To the east the Fuerte Matachín (built in 1802) houses and museums are still there standing. To the west the fuerte La Punta (built in 1803) houses a restaurant, with a smaller beach next to it. And the third fort, El Castillo, on a steep hill with a commanding view of the town and both bays, is now Hotel El Castillo. The other hotels in Baracoa are Hotel Porto Santo, Hotel La Rusa, Hostal La Habanera and Villa Maguana. There are also a few casas particulares. The Catedral Nuestra Señora de la Asunción houses the earings of the Cruz de la Parra, a cross that Cali is supposed to have brought from Spain. Although it has been carbon dated to approximately that period, it is made from a local woodtype, which means at least part of the story is not correct.

There are two music venues near the central Parque Independencia, the touristy Flan de Queso and the more traditional Casa de la Flana. Nearby are the rivers Miel and Toa, the latter of which has many waterfalls, the best known of which is 'el Saltadero', which is 17 m high.

The 575 m high table mountain el Yunque (the anvil) is 10 km to the west of Baracoa. It is a remnant of a plateau and because of its isolation it houses several unique species of ferns and palms. The only official and easiest approach to climb it starts at campismo El Yunque (simple lodgings for Cubans only), where a guide is obligatory.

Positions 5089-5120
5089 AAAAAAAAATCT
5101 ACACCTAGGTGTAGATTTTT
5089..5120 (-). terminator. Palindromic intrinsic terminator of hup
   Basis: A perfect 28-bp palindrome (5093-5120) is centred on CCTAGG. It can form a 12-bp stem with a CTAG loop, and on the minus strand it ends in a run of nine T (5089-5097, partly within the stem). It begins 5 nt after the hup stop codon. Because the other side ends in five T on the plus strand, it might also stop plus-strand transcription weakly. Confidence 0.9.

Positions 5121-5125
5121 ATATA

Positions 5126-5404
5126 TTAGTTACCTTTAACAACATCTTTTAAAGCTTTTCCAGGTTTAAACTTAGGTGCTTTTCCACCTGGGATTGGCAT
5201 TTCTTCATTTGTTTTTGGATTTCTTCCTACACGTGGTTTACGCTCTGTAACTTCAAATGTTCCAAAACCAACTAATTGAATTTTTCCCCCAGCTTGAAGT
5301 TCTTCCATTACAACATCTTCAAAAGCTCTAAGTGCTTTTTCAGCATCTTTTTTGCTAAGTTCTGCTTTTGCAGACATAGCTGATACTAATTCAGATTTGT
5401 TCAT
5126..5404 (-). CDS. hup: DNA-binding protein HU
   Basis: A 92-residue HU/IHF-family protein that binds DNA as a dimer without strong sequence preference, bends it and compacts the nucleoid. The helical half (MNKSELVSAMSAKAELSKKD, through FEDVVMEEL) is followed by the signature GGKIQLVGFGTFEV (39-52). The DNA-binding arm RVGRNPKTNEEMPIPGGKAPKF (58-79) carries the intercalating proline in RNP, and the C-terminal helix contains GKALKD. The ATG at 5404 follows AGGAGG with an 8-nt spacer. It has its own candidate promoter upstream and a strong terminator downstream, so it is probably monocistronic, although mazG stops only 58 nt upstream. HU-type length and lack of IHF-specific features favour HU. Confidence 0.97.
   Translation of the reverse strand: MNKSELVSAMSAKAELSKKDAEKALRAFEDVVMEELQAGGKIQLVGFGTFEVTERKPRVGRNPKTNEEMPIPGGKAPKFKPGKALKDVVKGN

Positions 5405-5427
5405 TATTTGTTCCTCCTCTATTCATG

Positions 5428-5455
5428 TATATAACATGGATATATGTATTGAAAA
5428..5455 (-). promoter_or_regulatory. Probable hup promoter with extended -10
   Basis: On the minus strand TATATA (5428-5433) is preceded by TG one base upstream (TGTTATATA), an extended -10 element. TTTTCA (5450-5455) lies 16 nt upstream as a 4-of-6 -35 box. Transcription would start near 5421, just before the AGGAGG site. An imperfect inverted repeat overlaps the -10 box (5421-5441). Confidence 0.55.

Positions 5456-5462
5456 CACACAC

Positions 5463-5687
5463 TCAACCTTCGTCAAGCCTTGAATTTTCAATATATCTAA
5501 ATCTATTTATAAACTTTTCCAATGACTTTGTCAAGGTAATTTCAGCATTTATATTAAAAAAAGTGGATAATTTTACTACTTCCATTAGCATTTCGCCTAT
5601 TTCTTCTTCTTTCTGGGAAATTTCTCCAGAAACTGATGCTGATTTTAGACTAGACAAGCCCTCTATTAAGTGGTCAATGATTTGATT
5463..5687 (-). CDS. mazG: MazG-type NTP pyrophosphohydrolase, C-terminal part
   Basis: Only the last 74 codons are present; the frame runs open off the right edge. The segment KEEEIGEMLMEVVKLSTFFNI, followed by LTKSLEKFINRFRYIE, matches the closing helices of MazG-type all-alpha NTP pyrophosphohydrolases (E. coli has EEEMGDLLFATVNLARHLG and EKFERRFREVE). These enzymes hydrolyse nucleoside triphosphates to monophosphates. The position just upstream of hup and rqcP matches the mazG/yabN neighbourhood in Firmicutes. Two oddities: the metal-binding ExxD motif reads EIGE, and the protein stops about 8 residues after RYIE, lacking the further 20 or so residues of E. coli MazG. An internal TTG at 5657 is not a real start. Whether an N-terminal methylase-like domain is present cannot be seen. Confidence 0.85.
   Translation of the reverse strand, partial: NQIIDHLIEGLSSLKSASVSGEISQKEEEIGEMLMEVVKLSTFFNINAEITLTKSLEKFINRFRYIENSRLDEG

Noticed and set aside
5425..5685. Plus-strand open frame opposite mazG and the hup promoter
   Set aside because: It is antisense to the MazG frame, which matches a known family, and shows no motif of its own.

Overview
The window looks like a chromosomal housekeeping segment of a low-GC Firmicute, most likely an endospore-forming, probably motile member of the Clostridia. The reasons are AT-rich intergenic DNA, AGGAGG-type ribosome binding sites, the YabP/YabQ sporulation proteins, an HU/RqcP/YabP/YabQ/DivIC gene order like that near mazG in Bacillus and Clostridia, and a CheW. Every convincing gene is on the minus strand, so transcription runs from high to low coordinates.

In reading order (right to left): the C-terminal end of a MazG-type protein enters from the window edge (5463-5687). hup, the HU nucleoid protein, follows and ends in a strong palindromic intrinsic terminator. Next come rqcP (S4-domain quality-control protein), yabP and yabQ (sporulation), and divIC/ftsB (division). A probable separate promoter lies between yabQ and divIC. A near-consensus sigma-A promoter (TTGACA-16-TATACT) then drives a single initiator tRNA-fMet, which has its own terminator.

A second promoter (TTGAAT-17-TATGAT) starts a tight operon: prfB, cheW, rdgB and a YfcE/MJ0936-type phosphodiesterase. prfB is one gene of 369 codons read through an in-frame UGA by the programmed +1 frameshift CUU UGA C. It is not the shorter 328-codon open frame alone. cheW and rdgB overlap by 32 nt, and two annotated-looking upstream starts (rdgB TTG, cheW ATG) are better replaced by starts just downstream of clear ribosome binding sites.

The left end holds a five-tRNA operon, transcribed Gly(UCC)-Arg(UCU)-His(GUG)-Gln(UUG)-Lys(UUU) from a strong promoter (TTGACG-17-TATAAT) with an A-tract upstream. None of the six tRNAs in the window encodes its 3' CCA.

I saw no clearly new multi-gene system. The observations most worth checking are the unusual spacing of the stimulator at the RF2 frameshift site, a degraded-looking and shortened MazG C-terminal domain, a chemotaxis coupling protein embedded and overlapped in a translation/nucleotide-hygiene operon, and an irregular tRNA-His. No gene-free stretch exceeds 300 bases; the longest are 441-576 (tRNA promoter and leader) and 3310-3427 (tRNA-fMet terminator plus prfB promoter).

From Baracoa, it is possible to visit the Parque Nacional Alejandro de Humboldt located about 20 kilometers north.

Salto Fino is the highest waterfall in the Caribbean, located in this municipality, is produced by a sudden drop in the Arroyo del Infierno (Hell's stream), a tributary of the Quibijan river. That river, along with 71 others, flows into the Toa river, which is the largest river in Cuba. The 305-meter-high Salto Fino waterfall is recorded as the 20th highest water chute in the world.